KENYA – In a decisive ruling, Justice Josephine Mongare of the Commercial Court in Nairobi has brought an end to the prolonged lease war surrounding Mumias Sugar Company.  

The court dismissed lawyer Jaqueline Kimeto’s attempt to revive the case, asserting that the court had lost the power to entertain the matter after Kimeto withdrew it previously.  

The ruling paves the way for Uganda-based miller Sarrai Group to take full control of the crippled Mumias Sugar Company and initiate its revival. 

The legal battle involved differentiated interests, with Kimeto, Jaswant Singh, West Kenya Sugar Company, and senior lawyer John Khaminwa on one side, and Kenya Commercial Bank (KCB), Sarrai Group, and Gikwamba farmers on the other. 

Justice Mongare’s orders now signal the conclusion of a saga that has seen multiple court appearances and a presidential directive. 

Kimeto withdrew the Mumias case following a directive from President William Ruto, who expressed concern that the numerous legal disputes were hindering the miller’s revival. 

Sarrai Group had already commenced efforts to repair and revitalize the struggling sugar company when Kimeto moved to court, alleging vandalism of equipment. 

Despite Sarrai’s assurances that the supposedly damaged items were undergoing repair, the court had initially blocked the revival. 

President Ruto’s intervention, marked by his “mambo ni matatu” (three things) remark, prompted withdrawals from other parties, including West Kenya sugar company and Singh.  

Kimeto, however, withdrew under claims of duress, leading to the subsequent unsuccessful attempt to revive the case. 

Justice Mongare emphasized that Kimeto’s withdrawal had extinguished the court’s authority to consider the matter further.  

“The ruling underscores the principle that a party cannot resurrect a case once withdrawn,” he noted. 

The Mumias Sugar Company lease dispute has been a dramatic display in the Kenyan legal landscape. The resolution of the case now clears the way for Sarrai Group to fully undertake the revival and operational management of Mumias Sugar Company.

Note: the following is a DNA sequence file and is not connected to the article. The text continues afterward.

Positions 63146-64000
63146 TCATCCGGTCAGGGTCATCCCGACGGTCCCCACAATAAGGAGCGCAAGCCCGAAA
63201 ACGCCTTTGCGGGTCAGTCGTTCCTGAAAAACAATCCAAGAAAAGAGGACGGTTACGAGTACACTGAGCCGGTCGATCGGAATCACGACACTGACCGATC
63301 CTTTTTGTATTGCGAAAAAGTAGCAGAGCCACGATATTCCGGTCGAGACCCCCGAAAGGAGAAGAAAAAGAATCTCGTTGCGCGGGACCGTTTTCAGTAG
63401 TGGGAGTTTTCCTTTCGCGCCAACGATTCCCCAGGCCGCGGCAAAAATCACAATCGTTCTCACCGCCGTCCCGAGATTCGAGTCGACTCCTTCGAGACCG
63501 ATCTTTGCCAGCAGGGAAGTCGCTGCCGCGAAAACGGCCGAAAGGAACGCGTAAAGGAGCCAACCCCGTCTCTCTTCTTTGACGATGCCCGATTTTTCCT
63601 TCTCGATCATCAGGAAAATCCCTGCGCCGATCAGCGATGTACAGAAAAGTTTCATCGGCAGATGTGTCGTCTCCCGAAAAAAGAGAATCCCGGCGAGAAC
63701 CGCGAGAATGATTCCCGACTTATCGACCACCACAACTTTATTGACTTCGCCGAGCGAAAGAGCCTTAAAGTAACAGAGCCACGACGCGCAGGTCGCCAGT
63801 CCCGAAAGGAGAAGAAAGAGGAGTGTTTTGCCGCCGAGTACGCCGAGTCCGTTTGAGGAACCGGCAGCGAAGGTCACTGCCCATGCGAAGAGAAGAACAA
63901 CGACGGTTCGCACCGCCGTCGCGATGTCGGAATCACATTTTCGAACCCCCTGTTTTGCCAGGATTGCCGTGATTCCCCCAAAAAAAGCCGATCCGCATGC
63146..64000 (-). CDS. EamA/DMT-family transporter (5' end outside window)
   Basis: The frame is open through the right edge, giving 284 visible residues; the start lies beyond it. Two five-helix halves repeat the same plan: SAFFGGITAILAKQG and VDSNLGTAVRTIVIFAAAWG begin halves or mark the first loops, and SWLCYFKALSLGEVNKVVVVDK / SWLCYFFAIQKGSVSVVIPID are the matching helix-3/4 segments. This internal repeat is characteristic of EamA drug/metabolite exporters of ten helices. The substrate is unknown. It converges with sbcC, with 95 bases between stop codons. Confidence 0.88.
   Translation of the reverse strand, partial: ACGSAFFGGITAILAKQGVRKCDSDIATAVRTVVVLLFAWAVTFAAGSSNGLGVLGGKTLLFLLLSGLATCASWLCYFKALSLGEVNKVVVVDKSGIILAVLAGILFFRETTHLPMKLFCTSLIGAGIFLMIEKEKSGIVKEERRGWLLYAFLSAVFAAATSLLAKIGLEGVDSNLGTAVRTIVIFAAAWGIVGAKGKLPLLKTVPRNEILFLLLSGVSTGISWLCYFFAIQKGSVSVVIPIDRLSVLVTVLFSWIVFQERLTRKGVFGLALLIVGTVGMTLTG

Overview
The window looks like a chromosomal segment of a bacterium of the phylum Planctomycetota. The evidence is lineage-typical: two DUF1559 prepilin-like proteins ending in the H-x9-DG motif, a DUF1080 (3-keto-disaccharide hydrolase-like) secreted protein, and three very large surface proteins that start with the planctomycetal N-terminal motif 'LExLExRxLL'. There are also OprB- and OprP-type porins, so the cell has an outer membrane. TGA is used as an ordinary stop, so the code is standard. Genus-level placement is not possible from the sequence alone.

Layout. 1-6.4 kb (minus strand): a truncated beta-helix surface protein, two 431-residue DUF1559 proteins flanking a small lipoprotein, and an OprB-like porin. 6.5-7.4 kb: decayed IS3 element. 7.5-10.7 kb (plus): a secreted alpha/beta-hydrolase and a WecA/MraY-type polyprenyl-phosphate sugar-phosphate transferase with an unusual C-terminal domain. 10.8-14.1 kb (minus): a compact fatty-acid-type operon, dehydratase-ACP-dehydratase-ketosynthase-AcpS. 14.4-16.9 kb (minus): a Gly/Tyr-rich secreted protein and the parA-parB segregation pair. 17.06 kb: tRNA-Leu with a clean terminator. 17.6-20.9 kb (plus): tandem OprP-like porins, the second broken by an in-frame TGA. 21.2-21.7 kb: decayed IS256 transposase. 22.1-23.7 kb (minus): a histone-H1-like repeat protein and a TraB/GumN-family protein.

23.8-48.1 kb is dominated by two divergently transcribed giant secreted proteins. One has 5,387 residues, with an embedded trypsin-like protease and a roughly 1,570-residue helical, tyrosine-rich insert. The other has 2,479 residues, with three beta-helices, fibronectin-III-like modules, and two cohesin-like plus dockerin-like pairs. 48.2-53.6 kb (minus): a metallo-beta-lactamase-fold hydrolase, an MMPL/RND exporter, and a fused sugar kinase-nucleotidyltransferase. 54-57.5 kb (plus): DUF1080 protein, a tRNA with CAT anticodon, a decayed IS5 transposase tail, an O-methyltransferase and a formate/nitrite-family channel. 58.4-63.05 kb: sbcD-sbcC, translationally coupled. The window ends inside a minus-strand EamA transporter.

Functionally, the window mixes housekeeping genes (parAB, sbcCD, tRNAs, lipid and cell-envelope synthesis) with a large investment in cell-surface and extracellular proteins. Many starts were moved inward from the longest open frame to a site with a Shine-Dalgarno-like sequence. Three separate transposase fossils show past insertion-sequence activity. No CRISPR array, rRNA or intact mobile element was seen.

The prolonged legal battle has been a stumbling block to the Kenyan government’s efforts to revitalize its sugar industry, with Mumias Sugar Company being a significant player.  

The court’s decision is expected to provide the stability needed for Sarrai Group to contribute to the restoration of the once-flourishing sugar miller. 

As the industry watches closely, the focus now shifts to the implementation of Sarrai Group’s plans and the potential resurgence of Mumias Sugar Company in Kenya’s sugar sector. 

The ruling comes in time after the government announced lifting of the ban that had been placed restricting sugar millers from crushing cane. 

The government had suspended millers from crushing cane following incidences of some millers crushing immature cane following the increased demand for sugar in the country. 

Additionally, the Kenyan government acquired a two-year extension on import sugar control from COMESA as the country embarks on measures to stabilise the local sugar industry. 

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